Serum laboratory studies were notable for mildly elevated erythrocyte sedimentation rate of 34 mm/hr., but normal C-reactive protein, blood count and electrolyte levels. Also normal were antineutrophil cytoplastic antibodies, antinuclear antibody, anti-double stranded DNA, complement C3 and C4 level and cryoglobulin testing. Lumbar puncture with cerebrospinal fluid analysis revealed normal chemistry, negative encephalitis panel and no oligoclonal bands.
Figure 1. Widefield fundus photographs of the right (A) and left (B) eyes. Higher magnification (C, inset of A) of the right eye discloses two segments of intra- arterial plaques (arrowheads).
Figure 2. Fluorescein angiogram of the right eye (A) shows arteriolar occlusion in four regions (arrowheads) and arterial wall hyperfluorescence (arrow). The left eye (B) shows focal nonperfusion (arrowhead).
The diagnosis is ...
Based on the patient’s findings, she was diagnosed with Susac syndrome. Her neurologist agreed that the focal hyperintensity in the corpus callosum was consistent with the diagnosis. She began high-dose oral prednisone 100 mg/day on a tapering regimen managed by her neurologist. She also started taking omeprazole and a calcium/vitamin D supplement.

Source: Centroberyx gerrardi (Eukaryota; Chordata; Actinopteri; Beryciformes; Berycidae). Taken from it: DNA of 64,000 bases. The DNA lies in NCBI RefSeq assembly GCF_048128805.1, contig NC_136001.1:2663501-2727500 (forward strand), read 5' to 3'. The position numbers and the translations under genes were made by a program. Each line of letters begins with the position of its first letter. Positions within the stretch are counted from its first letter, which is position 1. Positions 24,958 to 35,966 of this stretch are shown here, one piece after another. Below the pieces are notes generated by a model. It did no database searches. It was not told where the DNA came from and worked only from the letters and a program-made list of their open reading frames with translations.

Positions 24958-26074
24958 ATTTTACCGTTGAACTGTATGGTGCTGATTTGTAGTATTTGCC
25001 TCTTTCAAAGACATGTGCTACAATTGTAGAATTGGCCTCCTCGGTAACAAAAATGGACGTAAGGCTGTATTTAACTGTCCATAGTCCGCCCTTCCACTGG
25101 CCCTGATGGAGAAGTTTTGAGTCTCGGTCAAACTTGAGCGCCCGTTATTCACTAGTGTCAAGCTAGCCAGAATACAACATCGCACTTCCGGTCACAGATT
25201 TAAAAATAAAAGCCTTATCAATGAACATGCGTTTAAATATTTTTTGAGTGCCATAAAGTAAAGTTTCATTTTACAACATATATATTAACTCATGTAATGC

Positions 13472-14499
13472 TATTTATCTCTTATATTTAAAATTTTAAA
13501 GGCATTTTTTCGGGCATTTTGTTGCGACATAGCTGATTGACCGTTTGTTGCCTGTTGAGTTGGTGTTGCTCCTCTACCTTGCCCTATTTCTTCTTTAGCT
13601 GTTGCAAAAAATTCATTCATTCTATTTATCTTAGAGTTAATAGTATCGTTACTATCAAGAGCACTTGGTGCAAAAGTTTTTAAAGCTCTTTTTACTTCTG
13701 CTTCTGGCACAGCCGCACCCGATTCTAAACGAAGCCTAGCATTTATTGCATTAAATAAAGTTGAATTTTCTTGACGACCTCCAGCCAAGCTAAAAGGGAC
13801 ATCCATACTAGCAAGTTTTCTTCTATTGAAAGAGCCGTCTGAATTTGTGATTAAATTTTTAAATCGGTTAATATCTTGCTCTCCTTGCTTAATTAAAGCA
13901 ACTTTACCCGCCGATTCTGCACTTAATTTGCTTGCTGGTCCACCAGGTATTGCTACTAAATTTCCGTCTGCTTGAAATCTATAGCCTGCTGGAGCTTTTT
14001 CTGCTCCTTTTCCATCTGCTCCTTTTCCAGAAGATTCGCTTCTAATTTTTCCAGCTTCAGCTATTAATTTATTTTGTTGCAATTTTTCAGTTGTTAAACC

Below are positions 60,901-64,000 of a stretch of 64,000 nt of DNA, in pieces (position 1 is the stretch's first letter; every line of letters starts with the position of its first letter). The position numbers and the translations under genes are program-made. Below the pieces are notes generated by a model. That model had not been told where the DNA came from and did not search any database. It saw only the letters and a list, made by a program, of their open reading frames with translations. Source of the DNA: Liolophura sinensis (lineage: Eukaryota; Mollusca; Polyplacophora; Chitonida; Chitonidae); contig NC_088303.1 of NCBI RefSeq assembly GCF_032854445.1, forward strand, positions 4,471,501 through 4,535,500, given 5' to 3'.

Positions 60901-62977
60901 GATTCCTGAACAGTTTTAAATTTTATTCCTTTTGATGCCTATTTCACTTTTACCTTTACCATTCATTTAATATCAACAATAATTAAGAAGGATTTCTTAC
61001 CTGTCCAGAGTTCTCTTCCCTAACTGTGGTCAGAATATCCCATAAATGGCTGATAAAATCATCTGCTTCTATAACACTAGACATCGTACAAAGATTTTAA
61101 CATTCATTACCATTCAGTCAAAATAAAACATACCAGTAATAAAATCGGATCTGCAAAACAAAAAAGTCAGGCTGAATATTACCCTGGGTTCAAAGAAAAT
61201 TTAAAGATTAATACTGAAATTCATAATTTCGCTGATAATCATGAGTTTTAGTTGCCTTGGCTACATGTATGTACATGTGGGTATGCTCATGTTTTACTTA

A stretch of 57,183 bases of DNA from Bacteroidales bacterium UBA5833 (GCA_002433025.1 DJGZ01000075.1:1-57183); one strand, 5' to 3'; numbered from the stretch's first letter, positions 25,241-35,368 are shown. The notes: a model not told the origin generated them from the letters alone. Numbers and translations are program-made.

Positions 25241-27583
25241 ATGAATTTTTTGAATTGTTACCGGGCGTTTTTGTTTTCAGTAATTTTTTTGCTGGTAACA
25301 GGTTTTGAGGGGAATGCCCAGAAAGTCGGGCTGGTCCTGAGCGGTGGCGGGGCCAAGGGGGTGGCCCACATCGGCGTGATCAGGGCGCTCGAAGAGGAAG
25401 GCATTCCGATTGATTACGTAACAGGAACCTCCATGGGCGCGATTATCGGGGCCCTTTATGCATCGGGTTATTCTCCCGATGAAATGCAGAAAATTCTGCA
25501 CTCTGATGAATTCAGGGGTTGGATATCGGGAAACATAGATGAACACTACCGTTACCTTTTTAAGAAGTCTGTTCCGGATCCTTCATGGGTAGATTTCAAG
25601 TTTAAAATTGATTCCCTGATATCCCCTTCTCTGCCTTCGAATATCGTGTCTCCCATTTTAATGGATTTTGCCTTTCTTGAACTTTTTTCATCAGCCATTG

Her headache and tinnitus resolved. She was seen again two months after her initial presentation at which time she was taking prednisone 60 mg/day. Repeat fluorescein angiography demonstrated new areas of arteriolar occlusion and arterial wall hyperfluorescence (AWH) in the right eye and new AWH in the left (Figure 4).
She also experienced temporary extremity weakness lasting days each time the prednisone dose was decreased. Because of the incomplete response and high dose of prednisone that was required, mycophenolate mofetil 500 mg b.i.d. was started. She tolerated the medication well and has continued tapering the prednisone with plans for serial follow-up and fluorescein angiography.